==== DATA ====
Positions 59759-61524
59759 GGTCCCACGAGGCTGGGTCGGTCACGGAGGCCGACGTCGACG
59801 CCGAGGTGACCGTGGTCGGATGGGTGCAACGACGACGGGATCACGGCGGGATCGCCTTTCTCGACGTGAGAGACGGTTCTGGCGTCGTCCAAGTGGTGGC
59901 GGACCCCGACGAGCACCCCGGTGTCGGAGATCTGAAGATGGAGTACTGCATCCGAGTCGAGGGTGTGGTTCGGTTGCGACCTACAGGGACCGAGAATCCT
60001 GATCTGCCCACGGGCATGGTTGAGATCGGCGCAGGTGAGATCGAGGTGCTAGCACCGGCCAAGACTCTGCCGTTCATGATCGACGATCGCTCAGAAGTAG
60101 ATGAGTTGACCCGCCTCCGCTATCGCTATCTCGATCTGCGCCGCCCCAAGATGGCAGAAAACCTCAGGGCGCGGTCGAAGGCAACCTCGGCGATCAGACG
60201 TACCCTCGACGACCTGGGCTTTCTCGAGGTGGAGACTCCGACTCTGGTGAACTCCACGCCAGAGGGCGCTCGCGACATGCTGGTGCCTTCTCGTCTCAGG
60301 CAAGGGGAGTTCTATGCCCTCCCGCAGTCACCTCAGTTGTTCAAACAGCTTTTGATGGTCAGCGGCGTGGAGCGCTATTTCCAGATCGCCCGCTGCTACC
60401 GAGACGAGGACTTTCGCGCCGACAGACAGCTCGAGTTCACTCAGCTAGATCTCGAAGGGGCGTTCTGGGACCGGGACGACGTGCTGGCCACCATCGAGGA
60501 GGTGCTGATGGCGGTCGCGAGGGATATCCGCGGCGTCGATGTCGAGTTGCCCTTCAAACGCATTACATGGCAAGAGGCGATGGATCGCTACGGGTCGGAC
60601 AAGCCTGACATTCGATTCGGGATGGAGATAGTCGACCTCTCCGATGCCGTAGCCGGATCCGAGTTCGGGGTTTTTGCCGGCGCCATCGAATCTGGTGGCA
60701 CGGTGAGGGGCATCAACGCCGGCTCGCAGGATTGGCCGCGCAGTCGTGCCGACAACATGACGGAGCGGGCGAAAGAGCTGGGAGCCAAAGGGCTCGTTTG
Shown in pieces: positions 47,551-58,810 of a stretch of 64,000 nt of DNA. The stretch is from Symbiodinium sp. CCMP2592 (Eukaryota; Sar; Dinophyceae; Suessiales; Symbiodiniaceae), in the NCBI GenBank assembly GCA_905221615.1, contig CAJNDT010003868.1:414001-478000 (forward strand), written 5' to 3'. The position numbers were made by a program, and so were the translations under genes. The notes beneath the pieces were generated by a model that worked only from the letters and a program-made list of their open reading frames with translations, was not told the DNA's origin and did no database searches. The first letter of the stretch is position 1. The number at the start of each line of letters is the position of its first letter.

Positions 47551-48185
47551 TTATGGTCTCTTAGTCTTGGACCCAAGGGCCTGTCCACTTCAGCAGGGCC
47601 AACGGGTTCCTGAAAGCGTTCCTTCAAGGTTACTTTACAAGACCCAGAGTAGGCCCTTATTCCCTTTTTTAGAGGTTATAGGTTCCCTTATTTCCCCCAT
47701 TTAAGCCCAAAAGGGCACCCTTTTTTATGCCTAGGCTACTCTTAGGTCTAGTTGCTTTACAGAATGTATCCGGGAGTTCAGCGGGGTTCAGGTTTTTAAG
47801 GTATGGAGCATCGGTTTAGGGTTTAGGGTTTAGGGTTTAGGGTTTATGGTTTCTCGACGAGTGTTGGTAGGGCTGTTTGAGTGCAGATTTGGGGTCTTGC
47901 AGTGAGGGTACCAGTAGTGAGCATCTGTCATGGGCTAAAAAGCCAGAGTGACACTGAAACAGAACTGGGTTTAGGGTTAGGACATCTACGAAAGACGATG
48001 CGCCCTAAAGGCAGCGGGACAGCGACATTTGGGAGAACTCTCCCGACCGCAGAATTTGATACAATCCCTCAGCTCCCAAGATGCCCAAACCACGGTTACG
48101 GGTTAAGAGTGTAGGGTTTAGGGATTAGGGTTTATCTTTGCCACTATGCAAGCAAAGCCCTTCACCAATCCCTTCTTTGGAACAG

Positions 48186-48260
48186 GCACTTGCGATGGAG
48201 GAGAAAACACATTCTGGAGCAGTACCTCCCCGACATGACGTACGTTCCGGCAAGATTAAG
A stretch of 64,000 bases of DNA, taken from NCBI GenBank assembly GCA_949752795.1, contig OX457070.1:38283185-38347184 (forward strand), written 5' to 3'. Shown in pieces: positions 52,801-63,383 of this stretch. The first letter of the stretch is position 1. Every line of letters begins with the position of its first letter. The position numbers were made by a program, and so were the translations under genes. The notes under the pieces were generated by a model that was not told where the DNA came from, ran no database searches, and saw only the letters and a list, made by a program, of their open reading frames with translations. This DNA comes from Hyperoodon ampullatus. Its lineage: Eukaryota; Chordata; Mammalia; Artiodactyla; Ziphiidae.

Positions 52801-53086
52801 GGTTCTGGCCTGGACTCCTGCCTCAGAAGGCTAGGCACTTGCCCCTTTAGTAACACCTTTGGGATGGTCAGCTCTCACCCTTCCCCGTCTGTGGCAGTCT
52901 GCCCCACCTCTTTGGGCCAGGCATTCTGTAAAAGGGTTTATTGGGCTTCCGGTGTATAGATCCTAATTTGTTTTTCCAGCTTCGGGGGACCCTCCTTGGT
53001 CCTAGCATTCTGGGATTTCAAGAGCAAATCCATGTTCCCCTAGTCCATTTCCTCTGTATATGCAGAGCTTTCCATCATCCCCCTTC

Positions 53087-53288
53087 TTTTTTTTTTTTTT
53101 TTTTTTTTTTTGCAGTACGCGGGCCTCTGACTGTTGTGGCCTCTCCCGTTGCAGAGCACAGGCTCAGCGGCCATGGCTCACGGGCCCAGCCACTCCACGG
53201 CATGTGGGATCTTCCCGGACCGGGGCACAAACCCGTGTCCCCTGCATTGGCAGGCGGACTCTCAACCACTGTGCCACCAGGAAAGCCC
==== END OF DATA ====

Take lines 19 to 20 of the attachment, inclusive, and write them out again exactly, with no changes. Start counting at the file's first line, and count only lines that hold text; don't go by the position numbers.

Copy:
47901 AGTGAGGGTACCAGTAGTGAGCATCTGTCATGGGCTAAAAAGCCAGAGTGACACTGAAACAGAACTGGGTTTAGGGTTAGGACATCTACGAAAGACGATG
48001 CGCCCTAAAGGCAGCGGGACAGCGACATTTGGGAGAACTCTCCCGACCGCAGAATTTGATACAATCCCTCAGCTCCCAAGATGCCCAAACCACGGTTACG